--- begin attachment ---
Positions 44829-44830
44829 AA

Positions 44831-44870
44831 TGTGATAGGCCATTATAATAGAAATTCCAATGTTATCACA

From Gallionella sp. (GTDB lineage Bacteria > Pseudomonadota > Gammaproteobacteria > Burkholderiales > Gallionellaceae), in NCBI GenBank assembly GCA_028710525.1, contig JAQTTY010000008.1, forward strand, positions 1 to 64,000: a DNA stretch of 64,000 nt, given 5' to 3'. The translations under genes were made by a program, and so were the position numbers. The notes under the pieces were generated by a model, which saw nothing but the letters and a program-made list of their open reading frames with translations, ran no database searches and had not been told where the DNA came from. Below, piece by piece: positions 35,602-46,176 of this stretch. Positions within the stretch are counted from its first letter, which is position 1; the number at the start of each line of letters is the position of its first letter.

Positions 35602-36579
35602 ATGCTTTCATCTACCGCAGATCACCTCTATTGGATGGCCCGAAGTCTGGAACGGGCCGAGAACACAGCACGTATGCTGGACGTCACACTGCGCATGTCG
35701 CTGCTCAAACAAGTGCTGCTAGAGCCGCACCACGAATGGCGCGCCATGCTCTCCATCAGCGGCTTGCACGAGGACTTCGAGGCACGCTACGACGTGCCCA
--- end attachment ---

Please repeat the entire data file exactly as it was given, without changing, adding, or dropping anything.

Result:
Positions 44829-44830
44829 AA

Positions 44831-44870
44831 TGTGATAGGCCATTATAATAGAAATTCCAATGTTATCACA

From Gallionella sp. (GTDB lineage Bacteria > Pseudomonadota > Gammaproteobacteria > Burkholderiales > Gallionellaceae), in NCBI GenBank assembly GCA_028710525.1, contig JAQTTY010000008.1, forward strand, positions 1 to 64,000: a DNA stretch of 64,000 nt, given 5' to 3'. The translations under genes were made by a program, and so were the position numbers. The notes under the pieces were generated by a model, which saw nothing but the letters and a program-made list of their open reading frames with translations, ran no database searches and had not been told where the DNA came from. Below, piece by piece: positions 35,602-46,176 of this stretch. Positions within the stretch are counted from its first letter, which is position 1; the number at the start of each line of letters is the position of its first letter.

Positions 35602-36579
35602 ATGCTTTCATCTACCGCAGATCACCTCTATTGGATGGCCCGAAGTCTGGAACGGGCCGAGAACACAGCACGTATGCTGGACGTCACACTGCGCATGTCG
35701 CTGCTCAAACAAGTGCTGCTAGAGCCGCACCACGAATGGCGCGCCATGCTCTCCATCAGCGGCTTGCACGAGGACTTCGAGGCACGCTACGACGTGCCCA